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Gestalt Psychology

  • J. Ward
  • G. F. Stout
  • Alfred Binet
  • Karl Bühler

Abstract

It has often been said that associationism and conditioning developed the theory of learning, psychoanalysis created the theory of motivation, and gestalt and field theories revolutionized the theory of perception and thinking. Undoubtedly, this statement contains a great deal of truth. The origin of the gestalt theory is connected with the difficulties encountered by traditional associationism in regard to perception and thinking. The associationists believed that (1) perception is a copy of objects, or a “mental image” of what has been perceived, and (2) thinking is a mechanical combination of those images.1 Gestalt psychology challenged both parts of this belief.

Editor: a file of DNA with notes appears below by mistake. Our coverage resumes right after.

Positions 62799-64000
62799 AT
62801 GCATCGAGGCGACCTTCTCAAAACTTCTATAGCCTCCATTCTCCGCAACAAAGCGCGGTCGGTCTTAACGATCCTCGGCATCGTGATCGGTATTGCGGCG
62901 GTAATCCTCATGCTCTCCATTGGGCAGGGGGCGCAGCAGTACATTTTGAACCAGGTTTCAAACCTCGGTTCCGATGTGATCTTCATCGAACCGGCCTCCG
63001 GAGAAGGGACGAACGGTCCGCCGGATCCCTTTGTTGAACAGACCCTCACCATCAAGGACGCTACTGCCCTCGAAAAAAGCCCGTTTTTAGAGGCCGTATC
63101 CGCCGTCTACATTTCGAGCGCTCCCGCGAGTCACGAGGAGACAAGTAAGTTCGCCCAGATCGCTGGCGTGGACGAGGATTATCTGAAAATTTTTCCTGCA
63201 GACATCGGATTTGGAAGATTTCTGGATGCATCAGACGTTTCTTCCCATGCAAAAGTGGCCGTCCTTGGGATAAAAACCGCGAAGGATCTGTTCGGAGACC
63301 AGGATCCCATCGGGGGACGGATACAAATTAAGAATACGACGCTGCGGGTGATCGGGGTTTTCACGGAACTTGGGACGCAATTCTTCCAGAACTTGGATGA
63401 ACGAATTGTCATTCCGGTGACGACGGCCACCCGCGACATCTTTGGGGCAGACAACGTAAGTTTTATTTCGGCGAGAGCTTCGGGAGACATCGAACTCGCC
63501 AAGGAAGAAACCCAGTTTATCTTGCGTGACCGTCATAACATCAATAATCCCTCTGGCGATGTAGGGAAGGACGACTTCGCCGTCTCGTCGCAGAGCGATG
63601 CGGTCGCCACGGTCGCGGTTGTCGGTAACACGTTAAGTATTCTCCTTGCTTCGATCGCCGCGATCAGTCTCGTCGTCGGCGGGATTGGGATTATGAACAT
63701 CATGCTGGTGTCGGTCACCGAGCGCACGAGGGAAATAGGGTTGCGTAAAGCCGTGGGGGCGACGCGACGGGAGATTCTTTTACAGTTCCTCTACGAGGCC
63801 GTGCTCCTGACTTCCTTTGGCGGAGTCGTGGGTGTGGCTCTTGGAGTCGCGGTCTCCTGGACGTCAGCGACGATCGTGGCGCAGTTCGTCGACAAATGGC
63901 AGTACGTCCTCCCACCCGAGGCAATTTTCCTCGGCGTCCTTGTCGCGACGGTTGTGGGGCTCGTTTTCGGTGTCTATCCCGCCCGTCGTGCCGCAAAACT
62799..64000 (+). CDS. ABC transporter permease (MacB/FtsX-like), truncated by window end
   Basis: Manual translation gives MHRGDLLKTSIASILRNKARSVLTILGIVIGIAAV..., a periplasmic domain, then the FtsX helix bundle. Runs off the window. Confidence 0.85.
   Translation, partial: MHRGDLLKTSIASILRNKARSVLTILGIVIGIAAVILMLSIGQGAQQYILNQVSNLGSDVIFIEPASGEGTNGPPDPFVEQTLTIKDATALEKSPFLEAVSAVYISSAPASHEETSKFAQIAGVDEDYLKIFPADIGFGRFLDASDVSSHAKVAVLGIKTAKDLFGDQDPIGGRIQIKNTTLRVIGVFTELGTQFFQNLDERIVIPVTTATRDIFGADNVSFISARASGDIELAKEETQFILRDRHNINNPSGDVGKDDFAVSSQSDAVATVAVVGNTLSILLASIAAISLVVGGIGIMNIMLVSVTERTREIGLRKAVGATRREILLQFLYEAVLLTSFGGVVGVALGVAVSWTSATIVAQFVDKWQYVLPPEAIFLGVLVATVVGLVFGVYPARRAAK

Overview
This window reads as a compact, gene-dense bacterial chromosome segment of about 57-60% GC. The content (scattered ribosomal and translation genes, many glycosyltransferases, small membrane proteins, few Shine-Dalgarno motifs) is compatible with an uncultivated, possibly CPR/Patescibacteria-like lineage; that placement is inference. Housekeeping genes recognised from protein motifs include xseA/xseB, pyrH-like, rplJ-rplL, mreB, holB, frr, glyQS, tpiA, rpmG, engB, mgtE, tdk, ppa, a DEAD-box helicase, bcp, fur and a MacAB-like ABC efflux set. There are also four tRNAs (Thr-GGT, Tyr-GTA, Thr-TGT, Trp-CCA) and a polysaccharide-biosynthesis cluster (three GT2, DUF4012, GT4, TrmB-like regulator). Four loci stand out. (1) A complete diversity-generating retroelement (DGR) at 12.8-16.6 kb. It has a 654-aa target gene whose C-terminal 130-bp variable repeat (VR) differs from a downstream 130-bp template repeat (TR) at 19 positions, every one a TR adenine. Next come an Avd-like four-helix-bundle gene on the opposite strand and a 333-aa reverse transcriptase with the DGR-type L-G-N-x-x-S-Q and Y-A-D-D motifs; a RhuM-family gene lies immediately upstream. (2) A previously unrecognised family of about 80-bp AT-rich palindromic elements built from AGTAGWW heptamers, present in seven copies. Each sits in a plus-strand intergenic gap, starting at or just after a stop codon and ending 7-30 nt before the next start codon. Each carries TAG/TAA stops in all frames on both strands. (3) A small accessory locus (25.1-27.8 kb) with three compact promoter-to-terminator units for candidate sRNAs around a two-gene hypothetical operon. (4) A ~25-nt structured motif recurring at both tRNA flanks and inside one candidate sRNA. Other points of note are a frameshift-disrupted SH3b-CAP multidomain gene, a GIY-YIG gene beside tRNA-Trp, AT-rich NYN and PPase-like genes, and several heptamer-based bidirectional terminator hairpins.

Keywords

Gestalt Psychology Mental Image Dynamic Field Good Continuation Figural Aftereffect 
These keywords were added by machine and not by the authors. This process is experimental and the keywords may be updated as the learning algorithm improves.

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Copyright information

© Plenum Press, New York 1981

Authors and Affiliations

  • J. Ward
  • G. F. Stout
  • Alfred Binet
  • Karl Bühler

There are no affiliations available

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